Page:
Options like getting married at home in your own back garden can certainly be cheaper than hiring a Castle for the weekend, but the reality is that most of our homes are not large enough, photogenic enough or private enough to offer us the sort of wedding day experience most people we work with are looking for. But this change will suit some, and save them money.

For the majority of couples, we do not foresee changes in overall costs of a wedding. Wedding officiants responsibilities and work will increase and this may increase overall costs for couples. So, in fact, overall costs may rise for some.

In terms of reducing red tape we are not convinced that current proposals achieve this. The proposals suggest couples could give notice online, which we welcome, but it seems they would still need to go into the registry office in person as well. In addition, there would be a requirement for the couple to file their signed wedding schedule with the local registry office within 7 days of their wedding – so actually increasing red tape, complexity and administration for the couples.

Roman Baths, Bath


Will there be lots more choices in terms of where we can married in the future?

If proposals continue to developed in the same vein that they have been proposed, then potentially yes. But then there are many, many choices already available to couples costing from a few hundred pounds to as many thousands of pounds as you wish to spend.

There is a huge assumption behind this review that wedding venues are currently collectively overcharging for their services. This is something we struggle to accept having been working with 17 venues in England for over 5 years offering a range of tailored wedding options with budget from £2000 to £50,000. Yes, there are expensive wedding venues, there are also more affordable wedding venues, as with holidays, cars, houses or any other large purchase.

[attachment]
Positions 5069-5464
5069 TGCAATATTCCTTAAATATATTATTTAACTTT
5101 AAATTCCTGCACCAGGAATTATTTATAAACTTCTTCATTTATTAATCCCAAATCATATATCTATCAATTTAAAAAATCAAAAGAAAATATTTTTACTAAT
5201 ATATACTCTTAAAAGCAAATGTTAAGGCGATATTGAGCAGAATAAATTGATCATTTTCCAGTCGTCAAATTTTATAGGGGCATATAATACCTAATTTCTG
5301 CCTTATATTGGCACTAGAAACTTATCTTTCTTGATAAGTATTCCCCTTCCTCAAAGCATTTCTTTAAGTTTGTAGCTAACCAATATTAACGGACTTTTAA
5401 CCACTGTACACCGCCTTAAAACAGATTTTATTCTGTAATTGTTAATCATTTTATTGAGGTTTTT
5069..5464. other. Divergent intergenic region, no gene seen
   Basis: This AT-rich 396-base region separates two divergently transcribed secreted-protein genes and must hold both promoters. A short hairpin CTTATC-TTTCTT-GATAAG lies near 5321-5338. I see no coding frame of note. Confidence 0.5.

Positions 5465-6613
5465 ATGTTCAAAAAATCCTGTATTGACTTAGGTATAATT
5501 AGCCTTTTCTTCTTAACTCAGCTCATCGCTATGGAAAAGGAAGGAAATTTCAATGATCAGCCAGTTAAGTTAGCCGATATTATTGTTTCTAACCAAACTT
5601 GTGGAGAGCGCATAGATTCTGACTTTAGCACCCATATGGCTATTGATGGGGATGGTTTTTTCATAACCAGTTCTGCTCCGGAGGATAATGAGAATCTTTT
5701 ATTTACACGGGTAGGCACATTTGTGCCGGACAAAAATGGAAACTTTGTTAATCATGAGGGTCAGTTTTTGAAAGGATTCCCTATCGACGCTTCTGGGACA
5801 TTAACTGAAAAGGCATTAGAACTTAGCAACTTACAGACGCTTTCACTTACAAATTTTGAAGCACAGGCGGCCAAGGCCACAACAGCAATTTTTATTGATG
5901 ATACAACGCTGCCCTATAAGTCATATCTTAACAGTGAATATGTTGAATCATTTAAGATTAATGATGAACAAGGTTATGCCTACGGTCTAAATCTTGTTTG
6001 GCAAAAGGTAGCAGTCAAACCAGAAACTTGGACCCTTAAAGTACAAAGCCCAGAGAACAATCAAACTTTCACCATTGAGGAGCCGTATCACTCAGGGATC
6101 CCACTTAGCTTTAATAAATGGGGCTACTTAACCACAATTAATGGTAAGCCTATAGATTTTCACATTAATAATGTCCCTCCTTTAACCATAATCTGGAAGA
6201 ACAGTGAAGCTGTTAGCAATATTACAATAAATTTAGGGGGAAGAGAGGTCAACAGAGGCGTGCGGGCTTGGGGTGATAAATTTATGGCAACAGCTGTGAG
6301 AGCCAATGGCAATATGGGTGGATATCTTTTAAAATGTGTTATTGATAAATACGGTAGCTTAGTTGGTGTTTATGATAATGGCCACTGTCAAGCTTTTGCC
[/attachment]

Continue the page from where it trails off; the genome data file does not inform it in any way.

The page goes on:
Perhaps the easiest way to save money on your wedding is to choose a smaller intimate wedding that’s arguably more heartfelt and enjoyable for all parties than a massive wedding costing life changing amounts of money? W would say that though…!

Image by Joey Lamb Photography, Porthcurno


Will some existing wedding venues disappear?

Our view is that this will not be the case as these changes are specifically in connection with the wedding ceremony itself, not the whole wedding experience couples plan that often includes accommodation, spaces for getting ready, parking, a celebration meal, party, breakfast the morning after and so much more.

The venues we work with all offer flexible bespoke packages that can be designed to include as much or as little as you wish, and of course include wedding planning and coordination to make every aspect of your wedding journey enjoyable.

Opening up choice in the location and setting for ceremonies, making ceremonies more meaningful for each couple and attempting to cut down red tape are all great news for the couples we help, our Petite Weddings Venue partners and other great venues across England and Wales offering amazing places to host your wedding and associated celebrations.


Liberty Pearl, Camel Studio


What are the next steps?

You can read the main points of the proposals here.

The purpose of this proposal is to gather opinion from interested parties. We will of course be submitting our views to The Law Commission and would encourage other interested parties to do the same. You can read the full report here and here is a link to the feedback portal to submit your views.

Keep up to date with developments on our blog.